Teaching abroad is still teaching. We usually look up to teachers in our home countries for the awesome work they do to help others. For some reason, however, traveling to a foreign country to do the same is looked down upon. There are many examples of teachers who have gone on to have successful careers whether as school administrators, teachers, or in other fields after teaching. Don’t believe for a moment that because you have “English Teacher in China” on your resume that you are going to be viewed as a less viable candidate when, and if, you finally move on from teaching. You won’t.

3. You Can’t Make and Save Money Teaching Abroad

This connects to the above misconception about teaching abroad. There is an inaccurate assumption that ESL teachers (or foreign teachers of any subject) are dreary alcoholics scraping by on pennies or backpackers trying to supplement their cost of travel. We aren’t going to say these people don’t exist, but, what we will say is that this a small part of the story.

There are many people teaching in countries around the world who are making awesome salaries with benefits that allow them to save a giant chunk of money each month. On the flip side, there are people who are teaching abroad who don’t have enough money to even buy a plane ticket back to their home country. What’s the difference between these two?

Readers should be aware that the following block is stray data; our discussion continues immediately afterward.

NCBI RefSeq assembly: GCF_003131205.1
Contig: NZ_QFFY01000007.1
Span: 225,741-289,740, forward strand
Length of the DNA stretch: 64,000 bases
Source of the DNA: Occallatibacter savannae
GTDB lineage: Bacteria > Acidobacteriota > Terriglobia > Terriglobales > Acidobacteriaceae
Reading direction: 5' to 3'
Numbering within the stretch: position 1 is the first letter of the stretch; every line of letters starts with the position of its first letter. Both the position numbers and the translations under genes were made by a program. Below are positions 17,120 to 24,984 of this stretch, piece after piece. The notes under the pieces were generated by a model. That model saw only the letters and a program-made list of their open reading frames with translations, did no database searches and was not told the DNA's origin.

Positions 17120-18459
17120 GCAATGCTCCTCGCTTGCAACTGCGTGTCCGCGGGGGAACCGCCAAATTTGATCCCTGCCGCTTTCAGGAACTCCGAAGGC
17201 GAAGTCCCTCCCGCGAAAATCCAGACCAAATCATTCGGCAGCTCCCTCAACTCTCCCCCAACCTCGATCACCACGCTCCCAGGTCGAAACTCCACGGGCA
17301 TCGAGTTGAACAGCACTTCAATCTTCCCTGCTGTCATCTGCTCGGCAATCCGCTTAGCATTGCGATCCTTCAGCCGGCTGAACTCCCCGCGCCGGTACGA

It’s the way they choose to live. Within a few months, you can easily be in a country like China, if you have the right qualifications (a bachelor’s degree in any field and a TEFL certification as well as a clean background and health check), making upwards of $3,000 each month with your apartment and utilities provided for you. You could quite easily be saving $2,000 each month. That’s $24,000 a year. But, you have to be smart with your money. Most of the stories you hear of broke teachers abroad are people who spend all of their money on travel and bars and eating out and don’t save anything. Or, teachers who choose to work in countries where the average pay is extremely low.

If you are smart with your money and if you can live within your means you can make and save money. Some teachers, in fact, are able to make high five-figure and even low six-figure salaries each year. This isn’t the norm. But, it is possible if you are smart about the way you work and save and have the right qualifications.